Dry Eye

Dry eyes is a disease which effects over 15 million people in this country and is one of the most common complaints for which people see an eye doctor. Women are effected more frequently than men.

Symptoms include:

• watering, excessive tearing
• dryness
• grittiness
• itching
• burning
• light sensitivity
• tired eyes
• general discomfort
• eye fatigue
• blurred vision

Having a quality tear film is an important component of having clear and crisp vision. The tear film is made up of a lipid (fatty) layer, a watery layer and a mucus layer. The tear film serves many purposes. It keeps the eye moist, creates a smooth surface for light to pass through the eye, nourishes the front of the eye, and provides protection from injury and infection. Dry Eye Syndrome (DES) can severely reduce a patient’s quality of life.

Since there are several types of dry eyes, for proper diagnosis and treatment, it is important to be evaluated by an eye care practitioner. There are many external aggravating factors for people who suffer from dry eyes such as wind, heat, dry environments, high altitudes, computer use, smoking, and certain medications.

Dry eyes can also be caused by aging changes, medical conditions such as thyroid disease, menopause, Sjögren’s syndrome, diabetes, lupus, and rheumatoid arthritis. Sjögren’s syndrome is a chronic autoimmune disease in which the body’s white blood cells destroy the exocrine glands, specifically the salivary and lacrimal glands, that produce saliva and tears. Sjögren’s syndrome is often associated with dry eye, dry mouth and rheumatoid arthritis. Many prescribing medications can contribute to a patient’s dry eyes including medications for allergy, depression and anxiety.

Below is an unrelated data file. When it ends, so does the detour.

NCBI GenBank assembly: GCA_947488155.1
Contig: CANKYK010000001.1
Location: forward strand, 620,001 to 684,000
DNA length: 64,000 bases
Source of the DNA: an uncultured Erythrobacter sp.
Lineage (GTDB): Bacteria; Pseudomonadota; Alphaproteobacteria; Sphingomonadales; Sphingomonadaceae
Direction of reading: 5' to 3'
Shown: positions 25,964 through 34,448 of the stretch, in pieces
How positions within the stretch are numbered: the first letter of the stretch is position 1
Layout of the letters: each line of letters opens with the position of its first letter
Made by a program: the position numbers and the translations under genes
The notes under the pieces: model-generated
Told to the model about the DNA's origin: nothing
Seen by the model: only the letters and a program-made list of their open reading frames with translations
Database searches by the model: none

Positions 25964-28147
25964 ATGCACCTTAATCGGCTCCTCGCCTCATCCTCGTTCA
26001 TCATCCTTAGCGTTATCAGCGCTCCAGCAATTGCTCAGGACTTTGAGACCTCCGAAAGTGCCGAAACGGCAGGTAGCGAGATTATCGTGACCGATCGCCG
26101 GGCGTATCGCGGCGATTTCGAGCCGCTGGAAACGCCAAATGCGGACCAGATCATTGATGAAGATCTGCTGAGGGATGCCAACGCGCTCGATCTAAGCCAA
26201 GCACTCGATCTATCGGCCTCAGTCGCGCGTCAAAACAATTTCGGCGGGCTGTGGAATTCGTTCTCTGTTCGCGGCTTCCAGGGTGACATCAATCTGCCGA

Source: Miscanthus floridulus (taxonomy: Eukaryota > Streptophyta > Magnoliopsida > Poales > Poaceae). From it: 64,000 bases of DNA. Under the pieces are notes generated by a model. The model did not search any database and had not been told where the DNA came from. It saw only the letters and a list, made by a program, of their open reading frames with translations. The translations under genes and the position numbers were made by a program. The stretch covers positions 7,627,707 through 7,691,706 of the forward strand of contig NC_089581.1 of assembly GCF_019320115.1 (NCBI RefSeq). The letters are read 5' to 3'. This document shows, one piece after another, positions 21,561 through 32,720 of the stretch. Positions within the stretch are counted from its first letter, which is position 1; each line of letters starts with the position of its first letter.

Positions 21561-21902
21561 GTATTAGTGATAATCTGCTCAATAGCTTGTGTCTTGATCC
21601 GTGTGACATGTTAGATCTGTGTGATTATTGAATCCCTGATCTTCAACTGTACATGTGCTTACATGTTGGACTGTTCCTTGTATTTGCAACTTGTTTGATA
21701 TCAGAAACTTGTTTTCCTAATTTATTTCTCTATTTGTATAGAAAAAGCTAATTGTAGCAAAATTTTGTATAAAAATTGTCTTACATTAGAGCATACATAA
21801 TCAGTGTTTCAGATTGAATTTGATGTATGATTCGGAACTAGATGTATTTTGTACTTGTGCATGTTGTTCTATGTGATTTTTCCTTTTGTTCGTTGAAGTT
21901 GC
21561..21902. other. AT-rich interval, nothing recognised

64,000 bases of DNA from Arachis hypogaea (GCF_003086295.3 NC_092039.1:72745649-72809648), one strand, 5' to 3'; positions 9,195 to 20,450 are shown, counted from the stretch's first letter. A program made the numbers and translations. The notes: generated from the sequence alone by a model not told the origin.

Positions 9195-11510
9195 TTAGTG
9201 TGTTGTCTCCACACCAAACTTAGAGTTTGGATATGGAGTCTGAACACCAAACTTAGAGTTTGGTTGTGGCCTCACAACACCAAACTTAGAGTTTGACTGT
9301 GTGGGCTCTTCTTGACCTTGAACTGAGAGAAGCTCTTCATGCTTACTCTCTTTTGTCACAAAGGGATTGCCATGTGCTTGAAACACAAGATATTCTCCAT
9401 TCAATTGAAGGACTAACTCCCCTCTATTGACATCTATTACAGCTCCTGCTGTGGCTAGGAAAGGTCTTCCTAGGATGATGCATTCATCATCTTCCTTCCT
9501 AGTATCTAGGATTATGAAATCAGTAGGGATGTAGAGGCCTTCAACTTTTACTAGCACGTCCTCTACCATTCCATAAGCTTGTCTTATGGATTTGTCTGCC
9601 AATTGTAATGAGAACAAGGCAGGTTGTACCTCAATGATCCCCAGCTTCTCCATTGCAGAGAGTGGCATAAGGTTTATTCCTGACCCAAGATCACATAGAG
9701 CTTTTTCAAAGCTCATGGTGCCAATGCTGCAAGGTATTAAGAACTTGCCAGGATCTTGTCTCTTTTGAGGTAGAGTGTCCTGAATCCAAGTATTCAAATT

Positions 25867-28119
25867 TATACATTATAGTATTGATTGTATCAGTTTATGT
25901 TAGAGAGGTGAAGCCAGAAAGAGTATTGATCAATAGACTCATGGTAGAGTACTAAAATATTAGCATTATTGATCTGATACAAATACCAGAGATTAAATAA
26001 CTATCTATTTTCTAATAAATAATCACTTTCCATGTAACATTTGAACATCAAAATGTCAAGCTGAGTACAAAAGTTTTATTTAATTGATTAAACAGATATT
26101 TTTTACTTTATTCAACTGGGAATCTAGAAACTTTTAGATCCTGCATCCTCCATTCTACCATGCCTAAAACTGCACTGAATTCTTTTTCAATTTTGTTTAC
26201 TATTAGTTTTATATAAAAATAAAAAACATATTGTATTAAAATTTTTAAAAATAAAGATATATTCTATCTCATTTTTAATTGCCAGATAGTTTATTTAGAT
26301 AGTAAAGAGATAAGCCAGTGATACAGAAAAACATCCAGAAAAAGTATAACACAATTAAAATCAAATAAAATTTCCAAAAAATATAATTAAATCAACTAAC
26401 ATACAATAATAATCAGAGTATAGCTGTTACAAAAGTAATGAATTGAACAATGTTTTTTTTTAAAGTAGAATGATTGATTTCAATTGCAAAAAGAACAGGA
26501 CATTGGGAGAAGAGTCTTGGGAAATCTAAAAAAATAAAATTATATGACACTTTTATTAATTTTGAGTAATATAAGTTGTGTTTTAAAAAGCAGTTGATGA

Chronic dry eyes occur when tear-producing glands become unhealthy, effecting the mixture between a healthy quantity, and good quality tear film. If left untreated, chronic dry eyes can lead to more serious problems such as vision impairment, eye infections, or even permanent vision loss.


Tear Osmolarity by TearLab®

Tear osmolarity testing is one of the most advanced diagnostic methods available today to evaluate the health of the tear film. The Eye Doctors of Lancaster have invested in this technology for our patients’ benefit. Watch the following video to learn more about tear osmolarity.


Many treatments are available for patients who suffer from DES, but the ideal treatment requires identification of the cause of the dry eyes. In some cases, simple daily therapy regimens and medications prescribed by your eye care practitioner can improve symptoms. In other cases, more advanced measures may need to be taken to treat the root cause of the disease. Lipiflow® is a new treatment option for patients who suffer from dry eye due to meibomian gland dysfunction. Meibomian gland dysfunction occurs when the oil glands become blocked with thick secretions. Chronically clogged glands may become unable to secrete oil, which results in permanent changes in the tear film and dry eyes.

Fortunately, the vast majority of patients with dry eyes can be helped. To determine what treatment options are right for you, and to have a thorough dry eye examination, please call to schedule an appointment with Dr. Jonathan Andrews at The Dry Eye Center of Eye Doctors of Lancaster.

Meibomian Gland Dysfunction
Bruder Mask